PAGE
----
In the aftermath of 9/11, we entered a moment of political exceptionalism: we were told that in normal times, certain basic civil rights applied, but these were exceptional times and the normal rules didn’t apply. Suddenly, practices like torture, detention without charge, and the denial of the basic rights of prisoners of war were deemed
In the aftermath of 9/11, we entered a moment of political exceptionalism: we were told that in normal times, certain basic civil rights applied, but these were exceptional times and the normal rules didn’t apply. Suddenly, practices like torture, detention without charge, and the denial of the basic rights of prisoners of war were deemed acceptable. Over time, of course, many people mobilized against these claims of exception, arguing that even in such unusual times, basic civil rights still applied.
In the past few months, we have begun to hear the word exception again (as well as others like unusual, special, and extreme). But this time, the word isn’t being used in relation to a situation of political exception but rather to talk about the economy – the global financial crisis, to be specific. While the words are different, the logic is strikingly similar: we are told that because of x (the war on terror/the global financial crisis), basic civil rights and the normal rules of democratic politics do not apply.
As I have argued elsewhere (in a more theoretical mode), this kind of invocation of economic crises as the basis for an exception to politics as usual is something that developing countries are quite familiar with. Although they have improved their track record to some extent in recent years, the IMF and World Bank have a long history of bypassing or undermining poor countries’ sovereignty and parliaments in order to pursue the economic reforms they deem necessary in times of crisis.
As we move into phase 2.0 of the global financial crisis, this kind of thinking is increasingly being applied to industrialized countries, often by their own political leaders.
The most recent case of this kind of exceptionalist argument—and the one most familiar to Canadians—is, of course, the government’s response to the threat of a strike by Air Canada flight attendants. Why is it acceptable to circumvent basic civil labour rights? Because we are living in exceptional times, we are told, in which the fragility of the economy is too severe to allow a strike to proceed.
Similar kinds of claims are being made by Tea Party politicians in the U.S. when they describe the anti-Wall Street protests as un-American. They put into question the civil right to protest not only because of its potentially damaging effect on the economy, but because, as Tea Party Presidential hopeful Herman Cain put it, “[t]o protest Wall Street and the bankers is saying that you’re anti-capitalism.”
This kind of exceptionalist talk reveals one of the central tensions in liberal democracy. In theory, a free-market economy is a cornerstone of a democratic society. Yet there is a current of thinking within economic theory that views democratic processes with suspicion.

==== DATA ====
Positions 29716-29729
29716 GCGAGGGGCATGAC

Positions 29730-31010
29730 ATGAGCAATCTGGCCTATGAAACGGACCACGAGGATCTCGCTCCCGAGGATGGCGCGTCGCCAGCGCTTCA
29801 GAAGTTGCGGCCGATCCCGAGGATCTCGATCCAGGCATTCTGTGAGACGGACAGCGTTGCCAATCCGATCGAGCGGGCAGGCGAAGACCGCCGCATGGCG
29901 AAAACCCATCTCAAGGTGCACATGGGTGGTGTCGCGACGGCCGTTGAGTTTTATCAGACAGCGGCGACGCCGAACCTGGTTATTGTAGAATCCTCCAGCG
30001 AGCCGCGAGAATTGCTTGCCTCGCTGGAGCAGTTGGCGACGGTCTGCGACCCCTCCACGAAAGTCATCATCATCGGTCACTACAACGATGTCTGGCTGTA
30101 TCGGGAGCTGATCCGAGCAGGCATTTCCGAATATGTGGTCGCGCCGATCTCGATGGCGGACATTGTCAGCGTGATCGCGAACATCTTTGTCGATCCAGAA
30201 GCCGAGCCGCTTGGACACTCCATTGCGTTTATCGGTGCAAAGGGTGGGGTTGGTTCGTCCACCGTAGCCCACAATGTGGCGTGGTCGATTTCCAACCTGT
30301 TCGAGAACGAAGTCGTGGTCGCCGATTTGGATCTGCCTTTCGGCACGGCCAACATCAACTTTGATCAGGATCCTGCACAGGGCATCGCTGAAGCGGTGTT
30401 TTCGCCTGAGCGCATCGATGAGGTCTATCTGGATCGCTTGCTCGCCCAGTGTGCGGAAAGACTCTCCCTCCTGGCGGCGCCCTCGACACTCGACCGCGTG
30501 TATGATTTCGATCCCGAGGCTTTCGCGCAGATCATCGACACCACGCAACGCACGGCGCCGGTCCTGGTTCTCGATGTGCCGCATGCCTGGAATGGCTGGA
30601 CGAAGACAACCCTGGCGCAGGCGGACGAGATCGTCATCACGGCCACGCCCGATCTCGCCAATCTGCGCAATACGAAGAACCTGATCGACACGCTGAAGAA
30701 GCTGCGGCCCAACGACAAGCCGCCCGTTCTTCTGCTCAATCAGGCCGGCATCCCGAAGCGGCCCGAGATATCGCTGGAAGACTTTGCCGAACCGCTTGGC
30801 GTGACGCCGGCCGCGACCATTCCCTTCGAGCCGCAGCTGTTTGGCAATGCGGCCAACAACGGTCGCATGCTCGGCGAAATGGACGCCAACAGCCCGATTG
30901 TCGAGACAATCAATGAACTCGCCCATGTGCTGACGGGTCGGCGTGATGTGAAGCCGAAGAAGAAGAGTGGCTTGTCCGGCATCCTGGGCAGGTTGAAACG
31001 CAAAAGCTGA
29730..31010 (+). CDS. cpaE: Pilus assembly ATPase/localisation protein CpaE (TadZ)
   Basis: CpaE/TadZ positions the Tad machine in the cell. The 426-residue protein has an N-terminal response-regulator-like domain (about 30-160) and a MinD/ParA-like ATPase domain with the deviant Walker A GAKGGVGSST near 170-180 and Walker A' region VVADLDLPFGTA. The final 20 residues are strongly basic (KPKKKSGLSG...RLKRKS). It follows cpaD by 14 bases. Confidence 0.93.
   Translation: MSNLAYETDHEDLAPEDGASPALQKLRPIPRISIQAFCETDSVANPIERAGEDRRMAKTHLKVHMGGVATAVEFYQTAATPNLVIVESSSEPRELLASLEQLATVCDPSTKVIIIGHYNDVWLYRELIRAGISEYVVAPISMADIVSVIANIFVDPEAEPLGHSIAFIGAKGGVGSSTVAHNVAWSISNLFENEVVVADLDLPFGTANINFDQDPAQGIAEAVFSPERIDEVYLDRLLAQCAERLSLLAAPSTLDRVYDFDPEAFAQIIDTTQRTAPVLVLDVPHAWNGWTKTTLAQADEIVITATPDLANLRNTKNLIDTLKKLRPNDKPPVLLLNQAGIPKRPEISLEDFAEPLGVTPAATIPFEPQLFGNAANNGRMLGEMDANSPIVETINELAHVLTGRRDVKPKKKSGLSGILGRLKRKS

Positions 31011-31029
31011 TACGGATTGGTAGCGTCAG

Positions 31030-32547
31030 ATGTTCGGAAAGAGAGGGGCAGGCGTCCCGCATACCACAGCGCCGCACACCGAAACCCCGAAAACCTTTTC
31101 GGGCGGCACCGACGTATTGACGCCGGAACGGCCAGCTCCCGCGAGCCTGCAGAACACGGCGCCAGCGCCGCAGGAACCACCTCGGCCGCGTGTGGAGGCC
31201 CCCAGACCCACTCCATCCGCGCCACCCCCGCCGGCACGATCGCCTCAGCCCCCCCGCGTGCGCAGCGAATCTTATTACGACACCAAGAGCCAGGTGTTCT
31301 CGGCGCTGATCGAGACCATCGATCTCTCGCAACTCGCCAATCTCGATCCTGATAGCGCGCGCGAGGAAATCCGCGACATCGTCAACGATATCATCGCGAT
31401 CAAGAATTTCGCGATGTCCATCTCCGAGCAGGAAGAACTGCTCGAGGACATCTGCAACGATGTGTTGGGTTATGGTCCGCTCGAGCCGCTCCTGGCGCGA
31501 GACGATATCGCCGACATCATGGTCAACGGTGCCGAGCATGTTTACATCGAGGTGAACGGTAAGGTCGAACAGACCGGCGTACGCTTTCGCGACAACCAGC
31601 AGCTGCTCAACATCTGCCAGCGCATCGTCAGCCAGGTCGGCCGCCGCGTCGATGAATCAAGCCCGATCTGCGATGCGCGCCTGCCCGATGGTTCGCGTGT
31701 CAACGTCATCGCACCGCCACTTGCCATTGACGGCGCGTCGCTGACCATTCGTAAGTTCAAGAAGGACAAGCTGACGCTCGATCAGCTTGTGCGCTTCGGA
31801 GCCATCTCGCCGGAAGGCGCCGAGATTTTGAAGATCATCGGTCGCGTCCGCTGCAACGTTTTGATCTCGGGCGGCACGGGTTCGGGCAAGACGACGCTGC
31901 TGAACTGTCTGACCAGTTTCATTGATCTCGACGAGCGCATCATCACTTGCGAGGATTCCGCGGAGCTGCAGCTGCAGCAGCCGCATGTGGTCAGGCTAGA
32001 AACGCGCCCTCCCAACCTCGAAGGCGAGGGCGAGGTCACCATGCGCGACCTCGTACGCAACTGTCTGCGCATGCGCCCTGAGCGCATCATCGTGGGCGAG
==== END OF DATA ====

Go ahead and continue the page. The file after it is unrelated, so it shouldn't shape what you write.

Credibility theory, for example, (which has been very fashionable in policy circles over the past decade) argues that governments need to give up control of certain aspects of their economy, particularly monetary policy. Why? In order to ensure that the economy is run by those (economics-trained bureaucrats) who will pursue the general, long-term economic good rather than the particular interests of a given government. Governments like to get re-elected in the short-term, the argument goes, and so don’t always do what is “economically sound.”
As Ilene Grabel points out, this kind of economic thinking is not only flawed in theory (because it makes some rather heroic assumptions about the rationality of market actors), but can have profoundly undemocratic implications in practice.
Of course, concerns about the inefficiency of democracy aren’t entirely unfounded. A brief survey of recent political debates in Europe about how to deal with the financial collapse of Greece, for example, makes it clear that governments are indeed preoccupied with pleasing their electorates and aren’t always the most efficient actors to deal with economic problems.
But can we just replace such cumbersome democratic processes with the dictates of economic experts? Only if there is in fact a single, correct and universally good economic course to take. And a quick look at current economic challenges makes it clear that (a) no one is entirely sure what the right solution is to current economic problems, and (b) any solution adopted will have winners and losers.
Economic decisions are inherently political. This is particularly true in extreme times when the stakes are so high – and jobs, pensions and profits are on the line. That means that an economic crisis is the worst possible time to suspend normal civil rights and democratic procedures.
Because so much is at stake as we try to find our way through the current crisis, we should be embracing rather than rejecting our democratic processes. If we are to figure out who is to bear the costs of the crisis (whether in the form of lower incomes, fewer services, increased taxes, or reduced corporate profits), we need to hear from those who will be affected.
So when you hear someone say that this is an exceptional moment – whether for political or economic reasons – pay close attention. They are going to have to come up with some very good reasons for suspending basic civil rights and democratic processes.